Where student eligibility is restricted, as it is in five of the programmes we consider, the increase in revenue is driven by an increase in enrolment. The average state sees enrolment at schools in our sample increase by about 2,000 students (about 10% of enrolment on average) after the adoption of a subsidy programme with restricted eligibility. The change in per-student revenue after the introduction of this type of programme is much smaller and cannot be statistically distinguished from zero. These estimates suggest that the incidence of restricted-eligibility subsidy programmes falls entirely on the families of private school students.

When subsidies are unrestricted, on the other hand, the increase in revenue is driven primarily by a change in per-student revenue. Unrestricted programmes lead to virtually no change in enrolment, but per-student revenue increases by over $1,000 (about 13%). Here, our estimates indicate that the incidence of the subsidy falls entirely on schools, a starkly different result than when subsidy eligibility is restricted. In dollar-for-dollar terms, though, the increase in private school revenue is comparable across these two types of programmes.

Implications for the private school market

Although our estimates are derived from a sample that differs from the universe of private schools in potentially important ways (e.g. it under-represents Catholic schools, which are generally not required to file the tax form from which we obtain our financial data), our analysis indicates that large-scale private school subsidy programmes likely increase revenue for all private schools. Even if the incidence of the subsidies differs substantially from our baseline estimates, private school revenue increases roughly dollar-for-dollar or more with state spending on subsidy programmes. Our estimates also suggest that the deadweight loss associated with these programmes is modest. A simple, static calculation yields a deadweight loss estimate of about $0.03 per dollar spent. We know of no prior comparable estimate of this figure. Finally, we can also provide a sense of how sensitive demand for private schooling is to price. The elasticity of demand for private schooling implied by our estimates is -0.52. This is larger in magnitude than the Dynarski et al. (2009) baseline estimate of -0.19, but the average student responding to a public subsidy may well be more price-sensitive than the students they consider, who have siblings already attending private schools.


In light of the rapid proliferation of large-scale private school subsidy programmes over the last decade, it is important to understand their financial consequences for schools and students. We find that such programmes increase private school revenue dollar-for-dollar or more with state spending on them, but the way in which they do so depends on programme details. When subsidy eligibility is restricted to limited groups of students, the increase in private school revenue is driven by increased enrolment, and the incidence of the subsidy falls on students’ families. When subsidies are unrestricted, per-student revenue rises while enrolment is virtually unchanged, and the incidence of the subsidy falls on schools. These results suggest that the consequences of large-scale private school subsidy programmes are directly tied to programme design.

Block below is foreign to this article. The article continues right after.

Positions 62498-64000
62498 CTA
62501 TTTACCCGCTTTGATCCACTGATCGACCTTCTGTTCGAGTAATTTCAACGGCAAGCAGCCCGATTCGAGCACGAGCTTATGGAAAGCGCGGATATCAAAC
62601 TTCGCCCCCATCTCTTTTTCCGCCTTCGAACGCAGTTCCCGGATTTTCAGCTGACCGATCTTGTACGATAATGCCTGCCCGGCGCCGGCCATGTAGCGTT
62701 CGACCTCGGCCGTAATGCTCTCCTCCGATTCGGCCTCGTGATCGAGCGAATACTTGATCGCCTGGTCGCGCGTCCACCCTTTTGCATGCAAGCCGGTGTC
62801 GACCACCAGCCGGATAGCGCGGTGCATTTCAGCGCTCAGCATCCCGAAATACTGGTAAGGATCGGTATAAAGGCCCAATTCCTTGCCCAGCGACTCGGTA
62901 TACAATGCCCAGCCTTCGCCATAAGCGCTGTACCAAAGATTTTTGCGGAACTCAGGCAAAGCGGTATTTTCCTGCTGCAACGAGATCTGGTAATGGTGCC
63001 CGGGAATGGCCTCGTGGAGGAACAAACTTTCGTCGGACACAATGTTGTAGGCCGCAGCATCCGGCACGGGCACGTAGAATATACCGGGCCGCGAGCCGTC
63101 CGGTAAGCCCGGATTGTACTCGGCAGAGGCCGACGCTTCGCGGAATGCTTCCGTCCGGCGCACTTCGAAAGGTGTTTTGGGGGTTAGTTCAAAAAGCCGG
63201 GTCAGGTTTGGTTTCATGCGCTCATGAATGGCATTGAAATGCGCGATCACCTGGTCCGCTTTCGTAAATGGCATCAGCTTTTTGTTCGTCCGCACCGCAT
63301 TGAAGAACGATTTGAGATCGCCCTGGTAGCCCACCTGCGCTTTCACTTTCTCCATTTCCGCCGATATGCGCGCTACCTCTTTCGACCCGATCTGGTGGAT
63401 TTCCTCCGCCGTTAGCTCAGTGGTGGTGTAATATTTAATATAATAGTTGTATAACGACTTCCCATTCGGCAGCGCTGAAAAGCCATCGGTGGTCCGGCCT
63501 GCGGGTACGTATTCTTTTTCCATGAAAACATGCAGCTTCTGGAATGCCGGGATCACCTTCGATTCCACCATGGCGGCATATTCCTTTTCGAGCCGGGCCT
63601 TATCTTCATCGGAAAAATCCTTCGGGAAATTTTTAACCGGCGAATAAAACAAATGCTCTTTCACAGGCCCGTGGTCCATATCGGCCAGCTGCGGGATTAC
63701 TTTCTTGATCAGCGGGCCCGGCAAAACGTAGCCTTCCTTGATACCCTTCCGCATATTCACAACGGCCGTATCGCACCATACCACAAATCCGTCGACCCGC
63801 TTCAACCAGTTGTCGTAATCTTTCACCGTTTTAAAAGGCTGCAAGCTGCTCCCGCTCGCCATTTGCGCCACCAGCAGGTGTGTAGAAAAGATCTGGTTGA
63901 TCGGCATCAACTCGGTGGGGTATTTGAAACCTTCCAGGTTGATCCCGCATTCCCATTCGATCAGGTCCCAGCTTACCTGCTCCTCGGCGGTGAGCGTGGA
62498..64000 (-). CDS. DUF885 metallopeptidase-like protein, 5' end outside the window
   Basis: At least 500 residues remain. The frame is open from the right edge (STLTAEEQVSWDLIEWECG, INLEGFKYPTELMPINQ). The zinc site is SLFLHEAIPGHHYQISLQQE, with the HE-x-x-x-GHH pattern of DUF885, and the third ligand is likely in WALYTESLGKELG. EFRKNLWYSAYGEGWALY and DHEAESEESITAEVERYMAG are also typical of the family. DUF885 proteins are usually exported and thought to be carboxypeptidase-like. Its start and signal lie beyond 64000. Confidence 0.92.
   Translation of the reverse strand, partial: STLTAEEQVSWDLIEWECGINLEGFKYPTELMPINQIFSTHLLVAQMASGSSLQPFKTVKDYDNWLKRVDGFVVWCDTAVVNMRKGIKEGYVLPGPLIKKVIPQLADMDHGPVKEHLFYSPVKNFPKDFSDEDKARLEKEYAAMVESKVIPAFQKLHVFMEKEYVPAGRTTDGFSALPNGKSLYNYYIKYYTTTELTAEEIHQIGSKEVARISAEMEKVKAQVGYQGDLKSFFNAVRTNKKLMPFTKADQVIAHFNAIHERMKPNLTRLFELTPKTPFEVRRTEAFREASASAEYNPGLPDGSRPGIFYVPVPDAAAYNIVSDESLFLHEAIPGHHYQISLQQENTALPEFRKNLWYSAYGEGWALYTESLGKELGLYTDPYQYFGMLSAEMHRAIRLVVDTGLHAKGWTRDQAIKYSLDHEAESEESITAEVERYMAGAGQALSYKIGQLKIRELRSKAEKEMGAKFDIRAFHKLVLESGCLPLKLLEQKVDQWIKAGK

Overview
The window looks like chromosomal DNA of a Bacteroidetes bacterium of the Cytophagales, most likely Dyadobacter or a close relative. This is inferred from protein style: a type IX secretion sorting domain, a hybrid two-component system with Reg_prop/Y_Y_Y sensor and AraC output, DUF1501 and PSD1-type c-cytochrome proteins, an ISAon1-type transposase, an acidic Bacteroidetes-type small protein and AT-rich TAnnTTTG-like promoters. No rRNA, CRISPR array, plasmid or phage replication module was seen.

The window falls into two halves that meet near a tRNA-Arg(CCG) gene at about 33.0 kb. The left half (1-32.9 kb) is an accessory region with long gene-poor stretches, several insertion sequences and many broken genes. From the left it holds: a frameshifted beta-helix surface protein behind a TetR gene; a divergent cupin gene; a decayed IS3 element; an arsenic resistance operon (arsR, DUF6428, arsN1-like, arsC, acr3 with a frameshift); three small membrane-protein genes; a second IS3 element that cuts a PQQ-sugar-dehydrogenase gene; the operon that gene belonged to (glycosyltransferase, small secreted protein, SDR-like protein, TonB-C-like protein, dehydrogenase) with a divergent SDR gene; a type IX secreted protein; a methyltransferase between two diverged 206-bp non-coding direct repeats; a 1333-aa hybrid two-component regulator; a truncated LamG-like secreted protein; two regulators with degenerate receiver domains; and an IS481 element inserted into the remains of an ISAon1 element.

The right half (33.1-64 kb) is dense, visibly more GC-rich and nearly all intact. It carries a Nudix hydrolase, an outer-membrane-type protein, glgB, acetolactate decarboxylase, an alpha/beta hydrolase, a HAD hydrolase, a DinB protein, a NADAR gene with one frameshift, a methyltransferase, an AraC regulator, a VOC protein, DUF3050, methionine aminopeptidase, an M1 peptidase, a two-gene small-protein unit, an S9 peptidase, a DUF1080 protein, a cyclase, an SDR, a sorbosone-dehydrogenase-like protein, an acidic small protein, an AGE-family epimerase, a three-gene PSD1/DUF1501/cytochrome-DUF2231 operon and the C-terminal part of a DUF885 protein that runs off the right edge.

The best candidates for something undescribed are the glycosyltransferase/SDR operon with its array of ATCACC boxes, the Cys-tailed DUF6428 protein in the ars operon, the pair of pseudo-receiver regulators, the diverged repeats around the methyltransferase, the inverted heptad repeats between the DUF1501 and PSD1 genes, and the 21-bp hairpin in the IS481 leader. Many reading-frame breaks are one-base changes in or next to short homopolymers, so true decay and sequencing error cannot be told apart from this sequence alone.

Our analysis also raises questions about other aspects of these programmes. The composition of private schools’ students may change in response to subsidies, even if total enrolment is little changed. As the composition of students, number of students, and school resources change, the experience of attending a private school may change as well, as considered in Rinz (2015). The relatively small set of early-adopting states limits our ability to analyse the importance of particular policy parameters. Fortunately, the large increase in the number of subsidy programs and the variation in their details subsequent to our analysis period should allow future researchers to address these and other questions.


Crothers, J (2014), “Vouchers, Teaching of Creationism Raise Questions,” The Miami Herald, February 9.

Dynarski, S, J Gruber, and D Li (2009), “Cheaper by the Dozen: Using Sibling Discounts at Catholic Schools to Estimate the Price Elasticity of Private School Attendance,” NBER working paper 15461.

Epple, D, R E Romano, and M Urquiola (2015), “School Vouchers: A Survey of the Economics Literature,” NBER working paper 21523.

Friedman Foundation (2015), “The ABCs of School Choice: the comprehensive guide to every private school choice program in America”.

Hungerman, D and K Rinz (2016), “Where Does Voucher Funding Go? How Large-Scale Subsidy Programs Affect Private-School Revenue, Enrollment, and Prices”, Journal of Public Economics (136): 62-85.

Rinz, K (2015), “Undone by the Market? The Effects of School Vouchers on Educational Inputs”, Unpublished working paper.